I’m sorry, but unless you can point me to some supporting evidence I just don’t find this plausible. Finance costs are not nearly a large enough proportion to explain the 50% increase in real rents we’ve seen in many areas over a half a decade or so. What’s more those costs are (more than) offset by the concessional tax treatment, which is precisely why a distorted amount of investment is being drawn into the market!

    The flood of investment money in housing is bidding up purchase prices; there is no doubt an asset bubble going on. But if those funds could be channeled into the actual construction of new housing, for which there is real and genuine demand, there wouldn’t be an issue (well, there would; an over-investment in housing at the expense of other sectors of economy, and ongoing loss of revenue to government. But the housing affordability problem would be largely adressed.)

    We’re also not building enough new houses in areas served by, for example, decent public transport infrastructure.

    For sure. We need more transport infrastructure and more development; one without the other is no good.

  12. narcoticmusing

    While I shudder at the thought of Abbott being PM; at what point do we stop blaming previous governments for the ills of today? For example, the CGT – the ALP have had two terms to remedy this. Ergo, why shouldn’t we blame them? I don’t find your argument terribly convincing (although I do agree with the overall sentiments, particulalry your part 2 where there is no evidence that Abbott will do a better job).

    I find it far more surprising that the media can happily sell an apocalyptical version of the state of the economy despite us being the envy of the world. How can the public know any better when there is little to no analysis that shows we’ve had 21 years of straight growth? Or that Gillard’s spending is at about the same level as Howard’s? Or the stupid debt is evil argument despite that any household would borrow to build a house so why wouldn’t the govt borrow to build infrastructure? Particularly now when borrowing money is essentially free (less than CPI at our credit rating). Or that Howard spend zero on infrastructure leaving this Govt with a huge capital backlog? Or that Howard sold all our revenue generating capacity for one off chunks of money that he then committed recurrently in the budget (notwithstanding that Gillard could in theory take those revenue generating assets back but that would loop back to the debt is evil argument).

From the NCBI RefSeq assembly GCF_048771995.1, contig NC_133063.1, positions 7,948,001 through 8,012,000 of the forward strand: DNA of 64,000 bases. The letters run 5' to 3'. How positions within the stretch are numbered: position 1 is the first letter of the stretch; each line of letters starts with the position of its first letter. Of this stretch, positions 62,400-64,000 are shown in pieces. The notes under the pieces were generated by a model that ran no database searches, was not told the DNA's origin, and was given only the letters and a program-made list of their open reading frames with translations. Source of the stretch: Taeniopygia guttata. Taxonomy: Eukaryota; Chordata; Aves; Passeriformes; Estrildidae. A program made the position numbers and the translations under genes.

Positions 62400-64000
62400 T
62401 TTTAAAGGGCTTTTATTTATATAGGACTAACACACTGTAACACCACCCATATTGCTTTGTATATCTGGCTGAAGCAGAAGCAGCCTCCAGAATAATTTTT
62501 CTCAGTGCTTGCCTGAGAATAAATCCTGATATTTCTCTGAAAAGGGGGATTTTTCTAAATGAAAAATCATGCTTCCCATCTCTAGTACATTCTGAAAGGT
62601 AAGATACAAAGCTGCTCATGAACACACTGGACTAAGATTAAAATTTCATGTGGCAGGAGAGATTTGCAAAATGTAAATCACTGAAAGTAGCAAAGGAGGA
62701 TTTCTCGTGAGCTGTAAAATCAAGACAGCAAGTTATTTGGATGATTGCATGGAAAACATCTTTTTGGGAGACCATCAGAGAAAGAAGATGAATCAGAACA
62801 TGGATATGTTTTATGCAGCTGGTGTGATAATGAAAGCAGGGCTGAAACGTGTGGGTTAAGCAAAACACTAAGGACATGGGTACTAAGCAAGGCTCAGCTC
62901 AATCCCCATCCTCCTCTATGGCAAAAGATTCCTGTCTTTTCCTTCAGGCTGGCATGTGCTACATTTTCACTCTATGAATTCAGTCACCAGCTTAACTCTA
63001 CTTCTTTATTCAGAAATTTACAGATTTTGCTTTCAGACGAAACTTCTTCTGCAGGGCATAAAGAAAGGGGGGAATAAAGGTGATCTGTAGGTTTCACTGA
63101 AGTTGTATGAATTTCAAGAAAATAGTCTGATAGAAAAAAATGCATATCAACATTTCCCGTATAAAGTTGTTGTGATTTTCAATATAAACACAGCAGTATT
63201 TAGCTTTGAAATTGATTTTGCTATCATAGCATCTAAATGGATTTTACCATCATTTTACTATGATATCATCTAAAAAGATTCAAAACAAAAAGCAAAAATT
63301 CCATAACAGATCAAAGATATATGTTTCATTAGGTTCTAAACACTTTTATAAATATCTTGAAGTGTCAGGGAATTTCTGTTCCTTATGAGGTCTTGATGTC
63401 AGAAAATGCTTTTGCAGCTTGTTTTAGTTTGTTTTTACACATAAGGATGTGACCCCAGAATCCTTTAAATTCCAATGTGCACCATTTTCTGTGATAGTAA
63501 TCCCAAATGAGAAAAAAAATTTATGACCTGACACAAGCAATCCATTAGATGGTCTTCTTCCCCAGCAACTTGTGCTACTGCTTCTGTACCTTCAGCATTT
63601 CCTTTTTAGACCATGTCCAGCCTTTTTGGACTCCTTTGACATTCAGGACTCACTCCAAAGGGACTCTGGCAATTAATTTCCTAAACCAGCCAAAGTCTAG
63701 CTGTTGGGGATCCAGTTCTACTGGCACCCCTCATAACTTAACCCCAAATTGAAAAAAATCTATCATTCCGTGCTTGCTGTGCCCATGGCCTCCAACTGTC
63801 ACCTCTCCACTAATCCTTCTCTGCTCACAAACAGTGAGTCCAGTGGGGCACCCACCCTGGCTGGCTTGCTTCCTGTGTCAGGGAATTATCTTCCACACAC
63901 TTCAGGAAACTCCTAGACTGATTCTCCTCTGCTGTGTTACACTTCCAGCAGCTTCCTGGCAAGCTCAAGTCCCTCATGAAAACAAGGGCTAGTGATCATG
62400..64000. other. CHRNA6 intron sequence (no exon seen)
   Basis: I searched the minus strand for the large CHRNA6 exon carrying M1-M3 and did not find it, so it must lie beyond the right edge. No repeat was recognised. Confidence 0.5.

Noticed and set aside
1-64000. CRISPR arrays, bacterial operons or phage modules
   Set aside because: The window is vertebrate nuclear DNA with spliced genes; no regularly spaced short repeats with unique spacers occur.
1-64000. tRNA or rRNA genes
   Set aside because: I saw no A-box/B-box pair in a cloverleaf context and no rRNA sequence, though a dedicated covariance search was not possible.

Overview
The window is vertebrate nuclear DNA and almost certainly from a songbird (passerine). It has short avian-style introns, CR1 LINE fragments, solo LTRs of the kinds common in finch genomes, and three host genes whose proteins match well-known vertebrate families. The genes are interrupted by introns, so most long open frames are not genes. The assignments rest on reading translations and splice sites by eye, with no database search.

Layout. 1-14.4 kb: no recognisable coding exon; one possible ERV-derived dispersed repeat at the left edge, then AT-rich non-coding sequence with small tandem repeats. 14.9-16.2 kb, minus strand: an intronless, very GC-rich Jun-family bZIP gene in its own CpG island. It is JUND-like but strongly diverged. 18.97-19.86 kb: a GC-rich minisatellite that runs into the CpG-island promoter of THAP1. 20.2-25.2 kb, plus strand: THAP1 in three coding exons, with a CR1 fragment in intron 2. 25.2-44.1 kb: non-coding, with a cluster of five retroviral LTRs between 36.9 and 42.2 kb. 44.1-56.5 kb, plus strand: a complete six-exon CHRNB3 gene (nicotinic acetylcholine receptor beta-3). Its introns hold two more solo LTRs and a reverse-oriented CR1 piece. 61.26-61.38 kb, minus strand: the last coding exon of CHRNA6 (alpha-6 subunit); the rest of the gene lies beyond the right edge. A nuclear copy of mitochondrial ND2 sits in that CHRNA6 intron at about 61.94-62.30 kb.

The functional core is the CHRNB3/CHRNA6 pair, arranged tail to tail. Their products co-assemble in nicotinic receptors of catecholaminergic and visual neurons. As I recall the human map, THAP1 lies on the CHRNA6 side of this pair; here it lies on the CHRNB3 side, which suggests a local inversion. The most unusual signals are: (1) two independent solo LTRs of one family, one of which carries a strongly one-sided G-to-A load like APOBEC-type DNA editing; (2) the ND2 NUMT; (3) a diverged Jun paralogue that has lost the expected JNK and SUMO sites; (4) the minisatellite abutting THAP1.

Our problem is revenue, not debt or spending. To increase revenue you require economic stimulus via spending – instead we just get austerity agendas from both sides.

  13. Narcoticmusing – I agree. The ALP should have done something about CGT by now. Which is why I’m not endorsing a vote for them – I’m advocating a vote for the Greens.

    But it’s complete madness to punish the ALP for being too like the Liberals by actually voting for the Liberals, which appears to be some voters’ reasoning.

  14. narcoticmusing

    Agreed, Jeremy.

  15. Jeremy, it’s tempting to agree with a most of what you’ve written here, but there is one major, glaring flaw. And that is, that people don’t really know what they’re doing by voting for Abbott-led government.

    To quote Battlestar Galactica: all of this has happened before, and all of it will happen again.

    To be more precise, the same arguments were used against the left when Howard was removed and those arguments were refuted with force. You might remember Shanahan and the Oz, et al, all making grim pronouncements about how Australian voters don’t really know what they’re doing, that life would get worse for them, and that a change of government can’t possibly fix the problems people have in their lives.

    Tim Dunlop in particular was scathing of this argument in 2006/2007, identifying none other than then Health Minister one Anthony “Tony” Abbott for lamenting that the Australian people were “sleepwalking” into voting for the ALP, would wake up the day after the election and find they were in for a nasty shock. Dunlop et al slammed this vociferously, saying, no, we know exactly what we’re doing, yes, we understand the issues and the politicians involved, having watched them for a number of years, and yes, Howard truly deserves to go, and finally, yes we are completely compos mentis in making this decision. And we all thought this was a sound, compelling argument.

    So here we are and the situation is reversed exactly, the Australian people are determined to vote for what will likely be the most conservative and right wing government in generations, and all of us on the other side are saying… you people don’t really know what you’re doing.

    It all just rings false.